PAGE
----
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I am writing an application which has to communicate with a device connected via USB. The app sends and receives data in turns from the device on a fixed timing. All Rx/Tx happens in a separate thread because otherwise the UI would be blocked. The basic structure looks basically like this. (autorelease pools and stuff omitted)

-(void)comThread:(id)arg {
  while(state == kIsConnected) {
    // let timers run
    [runLoop runUntilDate:[NSDate distantFuture]];
    // handle data
    if(rxTxState == kRx) {
      // do some stuff to pass data to upper layers
      rxTxState = kTx;
    }
    if(rxTxState == kTx) {
      // do some stuff to send data
      rxTimeoutTimer = [NSTimer scheduledTimer....];
    }
  } 
}

After sending data, the app waits for either data to be received or the rxTimeoutTimer to fire which leads to retransmission of the packet. The rx-operation works since the underlying layers use async system calls and calls a rx-handler which look basically like this.

-(void)receiveData:(NSData*)data{
  [rxQueue addObject:data];
  [rxTimeoutTimer invalidate];  // cancel timeout
}

Is there an (easy) way to make the [runLoop runUntilDate:] exit from receiveData:? The Apple docs say that removing all timer sources does not guarantee the RunLoop to exit. I read something about calling performSelector:onThread:... but it either did not work or I did not get the point.

Thanks.

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3 Answers 3

CFRunLoopStop([runLoop getCFRunLoop]);
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Or, without the 'runLoop' local variable: CFRunLoopStop([[NSRunLoop currentRunLoop] getCFRunLoop]); –  rpj Jan 20 '10 at 19:27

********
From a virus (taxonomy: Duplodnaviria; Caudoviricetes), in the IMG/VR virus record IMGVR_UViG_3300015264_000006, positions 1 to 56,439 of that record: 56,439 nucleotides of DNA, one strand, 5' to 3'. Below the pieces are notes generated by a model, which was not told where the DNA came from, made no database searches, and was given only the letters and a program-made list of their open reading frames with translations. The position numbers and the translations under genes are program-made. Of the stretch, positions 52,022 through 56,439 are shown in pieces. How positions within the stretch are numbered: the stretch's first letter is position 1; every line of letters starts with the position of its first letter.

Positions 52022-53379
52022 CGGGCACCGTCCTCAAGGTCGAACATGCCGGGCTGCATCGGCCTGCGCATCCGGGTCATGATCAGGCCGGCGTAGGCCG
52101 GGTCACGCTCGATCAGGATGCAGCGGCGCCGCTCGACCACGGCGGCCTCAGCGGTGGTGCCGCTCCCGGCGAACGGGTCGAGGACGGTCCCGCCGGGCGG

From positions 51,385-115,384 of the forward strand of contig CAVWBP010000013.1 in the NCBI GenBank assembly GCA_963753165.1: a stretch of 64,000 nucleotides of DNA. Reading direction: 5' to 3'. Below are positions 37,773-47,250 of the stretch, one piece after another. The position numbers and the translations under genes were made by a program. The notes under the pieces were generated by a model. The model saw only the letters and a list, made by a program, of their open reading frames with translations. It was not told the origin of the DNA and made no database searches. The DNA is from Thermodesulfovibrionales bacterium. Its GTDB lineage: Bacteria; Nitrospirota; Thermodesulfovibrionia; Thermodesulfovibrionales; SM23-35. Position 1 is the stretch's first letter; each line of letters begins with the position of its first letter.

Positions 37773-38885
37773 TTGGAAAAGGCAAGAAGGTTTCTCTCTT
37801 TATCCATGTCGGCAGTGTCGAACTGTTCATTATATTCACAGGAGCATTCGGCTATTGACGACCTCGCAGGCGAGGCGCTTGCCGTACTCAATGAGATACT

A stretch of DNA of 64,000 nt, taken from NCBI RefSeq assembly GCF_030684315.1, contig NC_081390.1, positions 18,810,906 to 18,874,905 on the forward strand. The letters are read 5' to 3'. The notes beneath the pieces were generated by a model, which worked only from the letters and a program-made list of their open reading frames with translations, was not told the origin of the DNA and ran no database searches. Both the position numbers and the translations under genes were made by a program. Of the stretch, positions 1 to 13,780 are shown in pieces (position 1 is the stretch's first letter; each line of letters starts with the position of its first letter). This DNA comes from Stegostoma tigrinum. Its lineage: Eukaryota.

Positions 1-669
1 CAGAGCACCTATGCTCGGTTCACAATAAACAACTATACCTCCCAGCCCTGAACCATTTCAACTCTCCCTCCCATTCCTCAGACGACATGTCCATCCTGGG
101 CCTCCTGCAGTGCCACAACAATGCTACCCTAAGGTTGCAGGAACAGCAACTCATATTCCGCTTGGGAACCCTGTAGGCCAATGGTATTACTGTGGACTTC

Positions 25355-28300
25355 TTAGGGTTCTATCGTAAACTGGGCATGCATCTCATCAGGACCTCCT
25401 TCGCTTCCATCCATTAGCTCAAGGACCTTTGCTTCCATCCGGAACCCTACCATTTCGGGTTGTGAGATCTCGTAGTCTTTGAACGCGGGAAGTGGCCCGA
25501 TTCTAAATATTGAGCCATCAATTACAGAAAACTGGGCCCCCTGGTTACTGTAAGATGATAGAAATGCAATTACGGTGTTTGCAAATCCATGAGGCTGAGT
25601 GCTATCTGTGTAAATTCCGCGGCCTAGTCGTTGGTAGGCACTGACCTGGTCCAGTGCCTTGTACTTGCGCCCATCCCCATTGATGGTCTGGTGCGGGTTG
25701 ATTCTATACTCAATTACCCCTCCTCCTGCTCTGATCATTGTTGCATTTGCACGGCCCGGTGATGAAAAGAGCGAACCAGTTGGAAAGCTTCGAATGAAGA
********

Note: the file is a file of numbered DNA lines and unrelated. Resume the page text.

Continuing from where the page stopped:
2  
@rpj: You use CFRunLoopGetCurrent() in that case :) –  KennyTM Jan 20 '10 at 19:30

The standard pattern is to run the runloop for some timeout period (e.g. 0.5 seconds), and then iterate until the task is accomplished:

while(state == kIsConnected) {
  while(!iterationDone) {
    [runLoop runUntilDate:[NSDate dateWithTimeIntervalSinceNow:0.5]];
    //do other stufff
  }
}

-(void)receiveData:(NSData*)data{
  [rxQueue addObject:data];
  [rxTimeoutTimer invalidate];  // cancel timeout
  iterationDone = YES;
}
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The whole timeout is 0.5 seconds in my case. I would have to run the RunLoop for fractions of this time like 0.05 seconds. I wonder if it really has this resolution. –  insanelygreat Jan 12 '10 at 18:11
    
It really has this resolution. –  rpj Jan 20 '10 at 19:26

CFRunLoopStop([runLoop getCFRunLoop]); and CancelPerformSelector

didnot work for me , See my Code for running [NSRunLoop currentRunLoop]

timerUpdateLocation = [NSTimer scheduledTimerWithTimeInterval:[time intValue] target:self selector:@selector(startTrackingBg) userInfo:nil repeats:YES];
[[NSRunLoop currentRunLoop] addTimer:timerUpdateLocation forMode:NSRunLoopCommonModes];
[[NSRunLoop currentRunLoop] run];

To Stop it I Just invalidate timer.

[timerUpdateLocation invalidate];

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